KITLV stands for Koninklijk Instituut for Taal-, Land-, en Volkenkunde, or Royal Institute for languistic, geographic and anthropological research. In fact it has been the leading institute on Indonesian studies since it was established about 170 ago (founded in 1851). It was first settled in The Hague and government, colonial officials were very important during its first 100 years. At some time it moved to Leiden, separate from the University, but in fact very close to it, in space and personnel. It has the largest library in Indonesia, many photographs, manuscripts: a wonderful collection. It has published a journal, BKI or Bijdragen van het Koninklijk Instituut... and many books. It has also a large group of researchers. It was the more linguistic and humanities' partner of KIT, the institute that was founded by the planters and concentrated since the 1950s on international aid, agricultural and medical support for developing countries. KIT had to close in 2013. KITLV was also threatened, but rescued, although with some mutilations. Its publications are now with Brill Publishers, the library and collection of manuscripts, photographs and similar things are now part of Leiden University Library. The research department is now formally under KNAW, the Dutch Royal Academy of Sciences, although it will still be situated in Leiden.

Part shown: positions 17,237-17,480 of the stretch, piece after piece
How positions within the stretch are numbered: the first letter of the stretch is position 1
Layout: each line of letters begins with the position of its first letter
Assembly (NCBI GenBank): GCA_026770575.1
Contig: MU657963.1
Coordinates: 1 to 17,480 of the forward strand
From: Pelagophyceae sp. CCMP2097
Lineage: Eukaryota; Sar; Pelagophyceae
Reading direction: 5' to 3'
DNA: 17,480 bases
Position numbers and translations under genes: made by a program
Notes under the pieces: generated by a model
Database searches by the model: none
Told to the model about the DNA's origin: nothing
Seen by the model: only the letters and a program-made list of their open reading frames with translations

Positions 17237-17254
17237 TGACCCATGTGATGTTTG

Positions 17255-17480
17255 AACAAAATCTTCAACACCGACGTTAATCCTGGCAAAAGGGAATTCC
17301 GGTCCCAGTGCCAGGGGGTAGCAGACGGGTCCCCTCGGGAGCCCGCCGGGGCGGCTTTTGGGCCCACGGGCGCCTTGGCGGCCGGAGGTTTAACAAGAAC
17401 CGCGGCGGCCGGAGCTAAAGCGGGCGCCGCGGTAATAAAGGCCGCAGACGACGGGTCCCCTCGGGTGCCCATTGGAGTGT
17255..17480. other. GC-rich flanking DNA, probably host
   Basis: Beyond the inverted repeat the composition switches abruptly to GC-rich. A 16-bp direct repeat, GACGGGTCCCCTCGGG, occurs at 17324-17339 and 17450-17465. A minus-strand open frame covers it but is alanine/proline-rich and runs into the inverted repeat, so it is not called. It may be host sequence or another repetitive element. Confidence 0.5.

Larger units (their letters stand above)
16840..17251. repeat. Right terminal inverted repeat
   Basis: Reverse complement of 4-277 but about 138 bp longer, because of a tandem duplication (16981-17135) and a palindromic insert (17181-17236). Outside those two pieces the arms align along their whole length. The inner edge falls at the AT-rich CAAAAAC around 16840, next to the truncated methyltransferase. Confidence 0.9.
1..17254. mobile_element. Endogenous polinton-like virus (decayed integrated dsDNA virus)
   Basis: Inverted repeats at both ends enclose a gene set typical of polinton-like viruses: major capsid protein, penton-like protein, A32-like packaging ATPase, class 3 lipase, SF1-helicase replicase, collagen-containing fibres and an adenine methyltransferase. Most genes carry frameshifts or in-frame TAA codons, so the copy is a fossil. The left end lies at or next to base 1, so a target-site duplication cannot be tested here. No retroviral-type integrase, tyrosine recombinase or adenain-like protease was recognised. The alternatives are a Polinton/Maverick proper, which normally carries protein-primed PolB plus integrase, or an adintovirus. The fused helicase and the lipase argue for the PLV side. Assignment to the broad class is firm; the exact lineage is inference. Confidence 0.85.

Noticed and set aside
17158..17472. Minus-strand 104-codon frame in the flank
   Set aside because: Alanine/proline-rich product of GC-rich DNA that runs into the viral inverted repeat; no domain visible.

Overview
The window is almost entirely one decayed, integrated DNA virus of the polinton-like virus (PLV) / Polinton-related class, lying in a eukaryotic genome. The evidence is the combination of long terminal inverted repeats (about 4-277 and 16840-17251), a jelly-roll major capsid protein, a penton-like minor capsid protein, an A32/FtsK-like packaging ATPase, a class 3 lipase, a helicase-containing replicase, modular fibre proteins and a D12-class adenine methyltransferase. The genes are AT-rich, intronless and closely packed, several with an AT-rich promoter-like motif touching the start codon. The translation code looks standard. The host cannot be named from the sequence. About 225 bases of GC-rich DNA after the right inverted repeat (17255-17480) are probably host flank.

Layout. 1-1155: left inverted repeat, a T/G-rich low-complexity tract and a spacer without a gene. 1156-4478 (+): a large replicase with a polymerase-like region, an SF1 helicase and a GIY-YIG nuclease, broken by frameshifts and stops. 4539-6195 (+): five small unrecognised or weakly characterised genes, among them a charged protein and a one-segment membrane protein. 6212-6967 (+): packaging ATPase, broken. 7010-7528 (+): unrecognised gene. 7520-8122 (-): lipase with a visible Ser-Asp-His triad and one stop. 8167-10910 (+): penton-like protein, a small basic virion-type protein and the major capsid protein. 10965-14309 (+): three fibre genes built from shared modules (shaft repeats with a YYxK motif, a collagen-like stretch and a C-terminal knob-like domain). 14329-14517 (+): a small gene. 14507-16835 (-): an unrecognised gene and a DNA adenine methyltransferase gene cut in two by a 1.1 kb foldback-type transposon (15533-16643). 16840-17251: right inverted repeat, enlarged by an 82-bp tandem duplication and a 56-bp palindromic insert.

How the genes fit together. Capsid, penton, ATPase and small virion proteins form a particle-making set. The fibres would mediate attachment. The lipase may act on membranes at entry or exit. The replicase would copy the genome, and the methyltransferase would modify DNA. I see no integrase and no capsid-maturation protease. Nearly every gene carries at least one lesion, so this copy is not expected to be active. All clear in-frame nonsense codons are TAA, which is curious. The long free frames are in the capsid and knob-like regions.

All this was signed and became effective as of 1 July 2014.
Since then I have to go the the building of Leiden University Library, just the other side of the city canal in Leiden.
This week we used this opportunity to see the grand mansion of Philip Franz von Siebold on Rapenburg 19 in Leiden. Besides 17th century Rumphius and fellow 19th century Junghuhn, Von Siebold is another scholar from Germany who made a career in the Dutch colonial system. As a medical doctor he served the small Dutch group on the island Desima in Cape Nagasaki. His former mansion in Leiden is now a great tribute to the work he did on builogy, cultural expression and geography of Japan.
I will go to Japan in October this year to give talks about religion in Independent Indonesia, with special interest for Catholics. Therefore we saw the house with good attention and had a picture made, dressed as 'Japanese'.